WIN! Saskatchewan chapters celebrate government backing down on cuts to libraries

Brent Patterson
4 years ago

The Quill Plains (Wynyard) chapter at a protest to keep library funding, April 7.

Council of Canadians chapters in Saskatchewan are celebrating the government of Premier Brad Wall backing down and cancelling its budget plan to cut almost $5 million in funding for public libraries.

CBC reports, "The provincial government is turning back the page on its budget day cuts to Saskatchewan's libraries by restoring $4.8 million in funding. That's the same as last year's funding levels. ...Premier Brad Wall had asked [Education Minister Don] Morgan to review the cuts last week after public protest as well as new poll results that showed the budget was hurting the Saskatchewan Party's popularity."

On March 25, just days after the budget was tabled, the Regina chapter joined a protest of 150 people to rally against the funding cut to libraries.

On April 7, the Prince Albert and Quill Plains (Wynyard) chapters participated in the 'Drop Everything and Read Saskatchewan' day of action. The action in Prince Albert took place outside Joe Hargrave's constituency office, while the Quill Plains chapter took part in the read-in at the library in the small town of Wadena.

Overall, close to 6,000 library supporters took part in this day of action either in front of the office of their MLA or at their local library.

And on April 8, the Regina participated in a 'Rally to Stop Bill 40 and Stop the Cuts!'. Bill 40 would allow the government to sell off up to 49 per cent of provincial Crown corporations. That rally, organized by the Saskatchewan Federation of Labour, took place in front of Finance Minister Kevin Doherty’s constituency office.

Saskatoon-based Council of Canadians Board member Tracey Mitchell comments, "This is welcome news and I offer my sincere congrats to those that have worked hard for this! However, the government has made a lot of other mistakes in this budget that they haven't yet owned up to. Please keep speaking up."

She adds, "If libraries are the issue you were most passionate about, please recognize that many folks that are more passionate about other issues supported your fight and don't leave others behind by walking away now. We need solidarity. Please advocate for a total repeal of the budget and show the Sask Party that this as a step in the right direction but not enough to appease us!"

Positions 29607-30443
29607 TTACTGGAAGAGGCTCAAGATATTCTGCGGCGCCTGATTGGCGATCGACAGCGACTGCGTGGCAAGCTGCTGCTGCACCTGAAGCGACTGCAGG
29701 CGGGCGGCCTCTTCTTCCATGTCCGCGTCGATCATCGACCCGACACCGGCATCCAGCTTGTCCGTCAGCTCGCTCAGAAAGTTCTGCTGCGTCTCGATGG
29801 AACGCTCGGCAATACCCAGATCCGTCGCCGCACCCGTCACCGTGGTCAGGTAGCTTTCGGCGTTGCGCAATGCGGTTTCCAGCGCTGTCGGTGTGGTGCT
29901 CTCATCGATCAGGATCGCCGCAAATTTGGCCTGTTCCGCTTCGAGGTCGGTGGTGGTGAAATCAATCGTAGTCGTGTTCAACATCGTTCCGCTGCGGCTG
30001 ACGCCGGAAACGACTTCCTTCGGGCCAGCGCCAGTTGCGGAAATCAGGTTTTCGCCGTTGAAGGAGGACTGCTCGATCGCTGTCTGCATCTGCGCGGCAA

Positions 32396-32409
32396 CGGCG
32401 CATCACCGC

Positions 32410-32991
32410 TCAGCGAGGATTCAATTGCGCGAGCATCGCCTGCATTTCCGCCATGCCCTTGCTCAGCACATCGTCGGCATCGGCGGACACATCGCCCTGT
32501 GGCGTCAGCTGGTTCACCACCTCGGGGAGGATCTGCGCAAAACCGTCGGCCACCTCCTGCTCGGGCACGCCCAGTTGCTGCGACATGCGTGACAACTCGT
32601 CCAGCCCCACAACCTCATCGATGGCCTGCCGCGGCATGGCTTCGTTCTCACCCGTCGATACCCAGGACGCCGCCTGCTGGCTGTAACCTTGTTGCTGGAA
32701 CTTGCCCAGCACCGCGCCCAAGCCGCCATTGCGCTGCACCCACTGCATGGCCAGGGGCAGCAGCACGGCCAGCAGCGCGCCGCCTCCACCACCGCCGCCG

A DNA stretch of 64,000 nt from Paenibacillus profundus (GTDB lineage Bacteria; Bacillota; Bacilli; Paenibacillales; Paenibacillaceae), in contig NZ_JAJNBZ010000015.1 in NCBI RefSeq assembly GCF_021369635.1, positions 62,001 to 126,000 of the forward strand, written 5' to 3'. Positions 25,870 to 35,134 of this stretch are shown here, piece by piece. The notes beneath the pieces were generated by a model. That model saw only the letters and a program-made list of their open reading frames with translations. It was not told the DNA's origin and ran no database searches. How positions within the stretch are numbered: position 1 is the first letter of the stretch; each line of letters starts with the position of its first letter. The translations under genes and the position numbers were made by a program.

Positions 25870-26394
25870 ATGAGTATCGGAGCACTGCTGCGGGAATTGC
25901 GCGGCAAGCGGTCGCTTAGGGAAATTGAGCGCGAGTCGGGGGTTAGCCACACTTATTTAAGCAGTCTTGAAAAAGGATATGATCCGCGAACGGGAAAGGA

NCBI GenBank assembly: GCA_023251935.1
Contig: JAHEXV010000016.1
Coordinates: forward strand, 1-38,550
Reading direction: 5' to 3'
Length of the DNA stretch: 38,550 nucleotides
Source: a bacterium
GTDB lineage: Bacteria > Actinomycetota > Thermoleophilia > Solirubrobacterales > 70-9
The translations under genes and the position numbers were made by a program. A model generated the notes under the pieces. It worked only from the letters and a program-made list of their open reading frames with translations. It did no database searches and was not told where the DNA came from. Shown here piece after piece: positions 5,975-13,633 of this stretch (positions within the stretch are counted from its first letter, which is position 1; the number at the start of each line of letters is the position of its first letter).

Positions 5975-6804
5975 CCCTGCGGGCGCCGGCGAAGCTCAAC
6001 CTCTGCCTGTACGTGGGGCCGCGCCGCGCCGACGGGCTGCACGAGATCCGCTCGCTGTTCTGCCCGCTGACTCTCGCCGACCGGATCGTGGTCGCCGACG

The Saskatchewan Office of the Canadian Centre for Policy Alternatives has noted "While the government’s budget cuts and tax increases landed disproportionately on the shoulders of the poor, it simultaneously lavished multiple tax breaks on corporations. ...There are the mean-spirited cuts to funeral services for social assistant recipients, that will save the government a mere pittance. ...The government is also reducing the already meagre allowance of social assistance recipients. ...[And the government plans] to increase the provincial sales tax [including removing the PST exemption from children's clothing]."

The provincial government also intends to axe the STC. That's the Saskatchewan Transportation Company, a provincial Crown corporation created in 1946 by the Co-operative Commonwealth Federation (CCF) government of Tommy Douglas. Its mandate is to provide bus services carrying people and freight between major centres and to as much of the rural population as possible. Its freight service is now scheduled to end of May 19 and its passenger service is to stop on May 31.

An article in the Kamsack Times notes, "Public transport ensures that all members of society are able to travel, not just those with driving licences and access to a vehicle, but groups such as the young, the old, the people with modest means, those with medical conditions and disabilities and even people banned from driving for whatever reason." As such, the STC plays a key role in enabling people to get to public libraries.